You probably know someone who lives in a nursing home, or someone who has a family member who is no longer able to care for himself or herself and requires assisted living. Ontario has more than 500 long-term care facilities, housing more than 70,000 residents. As our population ages, the demand for long-term care beds has increased dramatically. Moreover, many long-term care residents have both cognitive and physical impairments, making them some of the most vulnerable members of society.
While Ontario has developed strict requirements for prevention and reporting of incidents of abuse and neglect in long-term care facilities, unfortunately injuries in nursing homes still occur. These injuries can arise from medication errors, failures to prevent residents from falling, physical and sexual assaults, failures to refer residents for medical care, malnutrition and dehydration, inadequate supervision, and other forms of negligent treatment.
Nursing homes are responsible for reasonably caring for their residents. They are also responsible for ensuring that staff members are knowledgeable, properly trained, and monitored to ensure policies for the health and safety of residents are followed. Injuries to a resident caused by a failure in any of these areas can lead to a finding of negligence, and payment of damages to the injured person or their family.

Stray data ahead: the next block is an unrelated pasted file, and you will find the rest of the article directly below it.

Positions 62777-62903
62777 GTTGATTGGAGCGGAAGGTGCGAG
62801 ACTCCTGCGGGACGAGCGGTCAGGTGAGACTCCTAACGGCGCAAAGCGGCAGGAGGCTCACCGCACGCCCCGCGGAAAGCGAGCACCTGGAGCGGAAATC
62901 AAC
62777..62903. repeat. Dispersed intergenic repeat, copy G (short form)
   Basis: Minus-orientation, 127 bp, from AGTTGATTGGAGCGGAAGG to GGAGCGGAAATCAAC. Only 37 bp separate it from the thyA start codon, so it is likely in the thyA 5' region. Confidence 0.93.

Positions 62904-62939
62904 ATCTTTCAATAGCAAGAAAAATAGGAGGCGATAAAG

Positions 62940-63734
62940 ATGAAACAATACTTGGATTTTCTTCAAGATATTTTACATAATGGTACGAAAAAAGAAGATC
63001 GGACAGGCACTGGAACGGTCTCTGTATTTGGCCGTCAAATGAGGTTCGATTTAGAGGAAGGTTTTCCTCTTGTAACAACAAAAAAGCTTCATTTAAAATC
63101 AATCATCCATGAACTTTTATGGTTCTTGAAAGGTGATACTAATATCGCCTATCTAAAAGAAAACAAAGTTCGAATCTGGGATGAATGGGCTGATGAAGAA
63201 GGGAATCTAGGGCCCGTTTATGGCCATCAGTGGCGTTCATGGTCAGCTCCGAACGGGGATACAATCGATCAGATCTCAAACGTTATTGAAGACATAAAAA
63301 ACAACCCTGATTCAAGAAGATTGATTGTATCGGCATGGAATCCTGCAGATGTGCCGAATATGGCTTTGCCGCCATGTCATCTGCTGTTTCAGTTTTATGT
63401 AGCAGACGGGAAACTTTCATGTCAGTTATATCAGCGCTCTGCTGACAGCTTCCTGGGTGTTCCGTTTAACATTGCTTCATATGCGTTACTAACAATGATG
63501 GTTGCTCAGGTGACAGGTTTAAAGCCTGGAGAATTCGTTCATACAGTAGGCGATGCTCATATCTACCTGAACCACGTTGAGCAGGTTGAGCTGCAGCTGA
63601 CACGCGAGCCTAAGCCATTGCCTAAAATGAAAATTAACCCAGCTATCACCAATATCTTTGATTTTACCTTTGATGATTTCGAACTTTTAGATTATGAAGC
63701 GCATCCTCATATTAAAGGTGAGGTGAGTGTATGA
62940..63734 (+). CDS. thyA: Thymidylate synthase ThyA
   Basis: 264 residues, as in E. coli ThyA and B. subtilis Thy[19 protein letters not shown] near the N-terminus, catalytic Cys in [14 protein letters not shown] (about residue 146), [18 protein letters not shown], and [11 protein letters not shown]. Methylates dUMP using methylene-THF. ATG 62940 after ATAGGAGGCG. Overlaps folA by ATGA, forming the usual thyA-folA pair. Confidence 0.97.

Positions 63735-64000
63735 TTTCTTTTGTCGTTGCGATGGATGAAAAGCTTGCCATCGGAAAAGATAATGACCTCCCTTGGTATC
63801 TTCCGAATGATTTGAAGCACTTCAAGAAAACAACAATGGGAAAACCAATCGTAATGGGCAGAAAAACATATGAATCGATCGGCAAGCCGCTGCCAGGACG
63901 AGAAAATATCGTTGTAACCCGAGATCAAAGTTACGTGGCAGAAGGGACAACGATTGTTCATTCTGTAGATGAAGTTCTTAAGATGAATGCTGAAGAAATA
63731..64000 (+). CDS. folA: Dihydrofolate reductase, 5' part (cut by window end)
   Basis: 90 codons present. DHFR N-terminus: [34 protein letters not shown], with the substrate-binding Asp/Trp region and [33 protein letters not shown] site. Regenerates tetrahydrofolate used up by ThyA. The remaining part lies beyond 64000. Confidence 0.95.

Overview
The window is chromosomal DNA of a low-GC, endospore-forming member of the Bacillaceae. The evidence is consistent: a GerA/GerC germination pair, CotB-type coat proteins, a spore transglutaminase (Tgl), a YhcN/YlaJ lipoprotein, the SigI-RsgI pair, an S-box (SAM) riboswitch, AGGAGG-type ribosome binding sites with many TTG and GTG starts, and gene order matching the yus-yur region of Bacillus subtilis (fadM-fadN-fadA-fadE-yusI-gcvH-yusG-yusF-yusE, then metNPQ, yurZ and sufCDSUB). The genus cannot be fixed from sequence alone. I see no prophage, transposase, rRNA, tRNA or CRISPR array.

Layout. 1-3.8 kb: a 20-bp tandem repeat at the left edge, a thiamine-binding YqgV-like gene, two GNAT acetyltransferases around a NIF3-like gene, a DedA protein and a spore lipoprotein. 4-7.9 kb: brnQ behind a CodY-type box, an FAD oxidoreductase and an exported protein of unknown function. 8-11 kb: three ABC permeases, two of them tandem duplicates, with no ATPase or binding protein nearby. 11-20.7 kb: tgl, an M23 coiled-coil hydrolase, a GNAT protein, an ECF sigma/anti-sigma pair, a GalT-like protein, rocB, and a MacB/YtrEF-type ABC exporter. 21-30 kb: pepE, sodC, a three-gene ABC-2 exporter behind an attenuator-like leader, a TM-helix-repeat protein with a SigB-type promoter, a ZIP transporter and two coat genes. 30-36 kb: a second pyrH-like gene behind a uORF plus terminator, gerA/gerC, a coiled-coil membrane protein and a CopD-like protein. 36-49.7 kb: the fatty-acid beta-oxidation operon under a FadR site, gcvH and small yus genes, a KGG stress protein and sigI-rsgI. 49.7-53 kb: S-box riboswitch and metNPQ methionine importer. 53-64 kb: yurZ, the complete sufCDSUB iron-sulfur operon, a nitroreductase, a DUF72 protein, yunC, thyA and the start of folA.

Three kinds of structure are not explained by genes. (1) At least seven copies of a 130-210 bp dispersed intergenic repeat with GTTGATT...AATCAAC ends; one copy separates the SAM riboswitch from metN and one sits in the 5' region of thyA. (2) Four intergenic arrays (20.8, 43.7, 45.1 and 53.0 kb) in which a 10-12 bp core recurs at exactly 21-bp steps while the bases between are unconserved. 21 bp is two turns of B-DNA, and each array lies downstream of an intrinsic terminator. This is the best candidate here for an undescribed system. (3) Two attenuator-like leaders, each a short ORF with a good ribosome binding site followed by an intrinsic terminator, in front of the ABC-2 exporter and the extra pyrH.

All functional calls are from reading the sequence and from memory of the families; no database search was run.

Neglect and abuse checklist
If you suspect abuse or neglect in a nursing home, it should be reported to management and the appropriate authorities immediately. You should;
*Keep a detailed account of events including dates, times, photos and names of staff on duty when a suspected event occurred
*Get to know other residents in the facility and their families. Ask them if they have noticed anything
*If you suspect a serious case of abuse inform the police and make sure that management and care workers are aware of the situation.
*Make sure the facility is complying with the law. Long term care facilities and individual employees are obliged by law to report neglect and abuse to the Director at the Ministry of Health and Long-Term Care, under Section 24 of the Ontario Long Term Care Homes Act.
It has been said that the true measure of a society is found in how it treats its most vulnerable members. As such, residents of long-term care facilities deserve the same level of respect and security as everyone else.
Adam Little is a partner at Oatley Vigmond LLP – Ontario’s largest personal injury law firm. For more information visit www.oatleyvigmond.com